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Increasing the cognitive demand in the classroom Rachel Linney Aoife Kelly.

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Presentation on theme: "Increasing the cognitive demand in the classroom Rachel Linney Aoife Kelly."— Presentation transcript:

1 Increasing the cognitive demand in the classroom Rachel Linney Aoife Kelly

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3 What to reflect on? 3 Classroom management? Questioning? Student participation? Pitch of the lesson? Understanding of concepts?

4 Focus on tasks Opportunities for student learning are not created simply by putting students into groups, by placing manipulatives in front of them, or by handing them a calculator. Rather, it is the level and kind of thinking in which students engage that determines what they will learn. The point is not that one type of task is better than another; rather, it is important to know the potential of a task so that it can be appropriately mapped on to the goals for students' learning. (Smith and Stein 2001) 4

5 Does it matter? Research into the impact of Project Maths 2013 Students need to be regularly given high quality tasks that require them to engage with the processes promoted by the revised syllabuses, including: problem solving; drawing out connections between mathematics topics; communicating more effectively in written form; and justifying and providing evidence for their answers. Review of Textbooks 2011 No one textbook deals with problem-solving satisfactorily. 5

6 Task Sorting Activity TASK A – M High Level/Low level Adapted from Stein and Smyth

7 TASKHIGH-LEVELLOW-LEVEL A B C D E F G H I J K L M 7

8 Task-analysis framework LOW- LEVEL DEMANDSHIGH LEVEL DEMANDS Recall or memorization of formulas and definitions Require critical analysis of the task and solution No explanations or explanations that focus only on describing the procedure used to solve Require exploration of concepts, processes or relationships Exact reproduction of previously seen material and what to do is clearly stated Access and apply prior knowledge and relevant experiences No connections of formulas or definitions to concepts underlying understandings Complex, non, algorithmic thinking Focus on producing correct answersDevelop deeper understanding of concepts Little ambiguity exists about the what needs to be done or how to do it Multiple representations to develop understanding and connections May involve anxiety for the student because of the unpredictable nature of the solution process. 8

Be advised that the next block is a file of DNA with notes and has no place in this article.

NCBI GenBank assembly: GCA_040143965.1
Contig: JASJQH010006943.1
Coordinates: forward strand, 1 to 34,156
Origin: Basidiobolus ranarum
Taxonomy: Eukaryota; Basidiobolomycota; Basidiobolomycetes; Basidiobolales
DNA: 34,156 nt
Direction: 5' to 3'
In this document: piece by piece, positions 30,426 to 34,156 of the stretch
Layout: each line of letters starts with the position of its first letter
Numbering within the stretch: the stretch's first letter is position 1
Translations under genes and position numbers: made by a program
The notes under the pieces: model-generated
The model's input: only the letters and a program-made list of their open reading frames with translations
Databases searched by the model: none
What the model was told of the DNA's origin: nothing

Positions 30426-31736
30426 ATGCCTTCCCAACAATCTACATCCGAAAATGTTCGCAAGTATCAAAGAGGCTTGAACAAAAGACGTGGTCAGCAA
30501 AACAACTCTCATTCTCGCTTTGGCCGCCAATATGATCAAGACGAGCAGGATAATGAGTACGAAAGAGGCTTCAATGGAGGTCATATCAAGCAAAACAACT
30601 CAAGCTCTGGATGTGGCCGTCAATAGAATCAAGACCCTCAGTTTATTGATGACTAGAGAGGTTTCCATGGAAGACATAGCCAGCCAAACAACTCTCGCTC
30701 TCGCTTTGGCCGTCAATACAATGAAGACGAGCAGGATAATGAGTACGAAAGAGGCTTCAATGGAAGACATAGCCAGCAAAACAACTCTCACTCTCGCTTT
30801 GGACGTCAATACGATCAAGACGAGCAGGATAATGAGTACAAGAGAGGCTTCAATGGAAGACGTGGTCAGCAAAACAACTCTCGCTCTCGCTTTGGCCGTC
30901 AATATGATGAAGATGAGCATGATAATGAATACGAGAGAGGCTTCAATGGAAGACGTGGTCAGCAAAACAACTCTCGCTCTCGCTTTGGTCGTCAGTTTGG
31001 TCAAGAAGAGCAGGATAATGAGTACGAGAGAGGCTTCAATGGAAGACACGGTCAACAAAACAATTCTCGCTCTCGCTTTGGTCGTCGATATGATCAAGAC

9 Difficulties 9 Smith, M. (2001) Implementing High Cognitive Demand Tasks in Mathematics Classrooms. NCTN Seminar Series

10 A few tips … 10 Smith, M. (2001) Implementing High Cognitive Demand Tasks in Mathematics Classrooms. NCTN Seminar Series

11 Further exploration… Analyse the tasks you use in a week Analyse text-book tasks and exam questions Modify low level tasks 11

12 Thank you! For a copy of presentation- 12


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